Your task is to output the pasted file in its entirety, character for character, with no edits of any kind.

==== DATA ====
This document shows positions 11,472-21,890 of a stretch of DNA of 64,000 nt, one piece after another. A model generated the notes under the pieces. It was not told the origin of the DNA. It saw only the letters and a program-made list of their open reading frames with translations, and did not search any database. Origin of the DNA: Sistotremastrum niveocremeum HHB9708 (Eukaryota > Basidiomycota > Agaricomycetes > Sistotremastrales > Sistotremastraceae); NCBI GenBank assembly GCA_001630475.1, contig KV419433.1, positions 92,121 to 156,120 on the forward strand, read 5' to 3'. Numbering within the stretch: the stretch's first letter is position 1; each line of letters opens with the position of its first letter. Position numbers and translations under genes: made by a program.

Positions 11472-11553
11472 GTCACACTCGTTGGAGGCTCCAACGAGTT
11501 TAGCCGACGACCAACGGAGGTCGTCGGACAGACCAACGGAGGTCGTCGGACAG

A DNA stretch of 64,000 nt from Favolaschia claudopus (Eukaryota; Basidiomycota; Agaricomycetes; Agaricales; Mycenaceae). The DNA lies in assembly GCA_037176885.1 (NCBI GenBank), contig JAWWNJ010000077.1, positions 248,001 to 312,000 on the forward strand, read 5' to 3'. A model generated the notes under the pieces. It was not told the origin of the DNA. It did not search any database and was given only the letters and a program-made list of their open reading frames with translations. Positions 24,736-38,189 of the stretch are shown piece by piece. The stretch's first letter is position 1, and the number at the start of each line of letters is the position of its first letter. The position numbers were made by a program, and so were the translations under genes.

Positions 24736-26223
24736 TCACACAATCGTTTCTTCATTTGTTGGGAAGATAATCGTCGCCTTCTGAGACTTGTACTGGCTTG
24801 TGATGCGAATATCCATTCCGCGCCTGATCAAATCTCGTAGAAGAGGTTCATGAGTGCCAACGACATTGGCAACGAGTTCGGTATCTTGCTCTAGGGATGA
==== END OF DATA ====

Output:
This document shows positions 11,472-21,890 of a stretch of DNA of 64,000 nt, one piece after another. A model generated the notes under the pieces. It was not told the origin of the DNA. It saw only the letters and a program-made list of their open reading frames with translations, and did not search any database. Origin of the DNA: Sistotremastrum niveocremeum HHB9708 (Eukaryota > Basidiomycota > Agaricomycetes > Sistotremastrales > Sistotremastraceae); NCBI GenBank assembly GCA_001630475.1, contig KV419433.1, positions 92,121 to 156,120 on the forward strand, read 5' to 3'. Numbering within the stretch: the stretch's first letter is position 1; each line of letters opens with the position of its first letter. Position numbers and translations under genes: made by a program.

Positions 11472-11553
11472 GTCACACTCGTTGGAGGCTCCAACGAGTT
11501 TAGCCGACGACCAACGGAGGTCGTCGGACAGACCAACGGAGGTCGTCGGACAG

A DNA stretch of 64,000 nt from Favolaschia claudopus (Eukaryota; Basidiomycota; Agaricomycetes; Agaricales; Mycenaceae). The DNA lies in assembly GCA_037176885.1 (NCBI GenBank), contig JAWWNJ010000077.1, positions 248,001 to 312,000 on the forward strand, read 5' to 3'. A model generated the notes under the pieces. It was not told the origin of the DNA. It did not search any database and was given only the letters and a program-made list of their open reading frames with translations. Positions 24,736-38,189 of the stretch are shown piece by piece. The stretch's first letter is position 1, and the number at the start of each line of letters is the position of its first letter. The position numbers were made by a program, and so were the translations under genes.

Positions 24736-26223
24736 TCACACAATCGTTTCTTCATTTGTTGGGAAGATAATCGTCGCCTTCTGAGACTTGTACTGGCTTG
24801 TGATGCGAATATCCATTCCGCGCCTGATCAAATCTCGTAGAAGAGGTTCATGAGTGCCAACGACATTGGCAACGAGTTCGGTATCTTGCTCTAGGGATGA